Results: prevalence and incidence rates of perceived sleep loss were 24.7% and 20.2% respectively. Women (at the level of 31.8% and 27.0%) and individuals from Black, Asian, and minority ethnic (BAME) communities (at the level of 32.0% and 24.6%) were more vulnerable to sleep deprivation due to the pandemic. Multivariate regression analysis shows that being female, the presence of young children in the household, perceived financial difficulties and being a Covid-19-related key worker were all predictive of sleep loss. Once these covariates were controlled for the bivariate relationship between ethnicity and sleep loss was reversed, reflecting the complex interaction between the coronavirus epidemic and ethnicity.

Conclusions: the pandemic has widened the disparity of sleep deprivation across different groups, with women with young children, key workers and people of BAME heritage all experiencing difficulty in sleeping, which in turn may negatively affect mental and physical health and well-being.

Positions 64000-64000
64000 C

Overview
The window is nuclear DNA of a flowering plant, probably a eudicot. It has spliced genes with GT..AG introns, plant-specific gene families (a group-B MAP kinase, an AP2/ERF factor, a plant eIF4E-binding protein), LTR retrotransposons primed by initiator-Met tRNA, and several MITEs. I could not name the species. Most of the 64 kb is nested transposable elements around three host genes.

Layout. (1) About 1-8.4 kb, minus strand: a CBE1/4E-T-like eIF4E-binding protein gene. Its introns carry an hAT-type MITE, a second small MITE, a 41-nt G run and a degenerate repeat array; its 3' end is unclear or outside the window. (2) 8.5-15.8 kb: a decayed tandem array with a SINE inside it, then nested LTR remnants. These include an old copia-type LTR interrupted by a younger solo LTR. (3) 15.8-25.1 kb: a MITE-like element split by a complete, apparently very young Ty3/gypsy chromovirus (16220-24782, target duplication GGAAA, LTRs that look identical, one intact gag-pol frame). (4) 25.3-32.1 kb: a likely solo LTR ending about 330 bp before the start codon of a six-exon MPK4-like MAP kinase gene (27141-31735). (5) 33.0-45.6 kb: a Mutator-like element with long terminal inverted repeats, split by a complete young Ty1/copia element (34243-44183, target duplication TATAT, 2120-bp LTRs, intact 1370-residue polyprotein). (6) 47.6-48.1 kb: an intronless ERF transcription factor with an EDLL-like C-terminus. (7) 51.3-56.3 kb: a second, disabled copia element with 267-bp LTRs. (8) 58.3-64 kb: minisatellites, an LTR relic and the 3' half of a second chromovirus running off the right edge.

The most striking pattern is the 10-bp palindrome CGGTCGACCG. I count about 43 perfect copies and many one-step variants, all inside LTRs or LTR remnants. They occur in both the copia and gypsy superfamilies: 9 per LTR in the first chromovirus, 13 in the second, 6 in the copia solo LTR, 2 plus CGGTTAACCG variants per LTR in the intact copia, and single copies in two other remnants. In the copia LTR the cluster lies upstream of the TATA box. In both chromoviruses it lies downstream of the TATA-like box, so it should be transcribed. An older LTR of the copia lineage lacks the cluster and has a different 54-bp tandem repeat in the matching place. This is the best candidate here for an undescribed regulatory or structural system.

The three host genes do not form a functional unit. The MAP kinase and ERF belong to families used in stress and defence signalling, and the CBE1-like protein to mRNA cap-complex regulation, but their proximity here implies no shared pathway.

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Accepted/In Press date: 21 July 2020
e-pub ahead of print date: 21 July 2020

Identifiers

Local EPrints ID: 442767
URI: http://eprints.soton.ac.uk/id/eprint/442767
PURE UUID: 2d4a64b8-bb1c-4a45-8321-334013ae7650
ORCID for Jane Falkingham: ORCID iD orcid.org/0000-0002-7135-5875
ORCID for Maria Evandrou: ORCID iD orcid.org/0000-0002-2115-9358
ORCID for Min Qin: ORCID iD orcid.org/0000-0002-5941-9979
ORCID for Athina Vlachantoni: ORCID iD orcid.org/0000-0003-1539-3057

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Date deposited: 27 Jul 2020 16:30
Last modified: 20 Feb 2021 02:50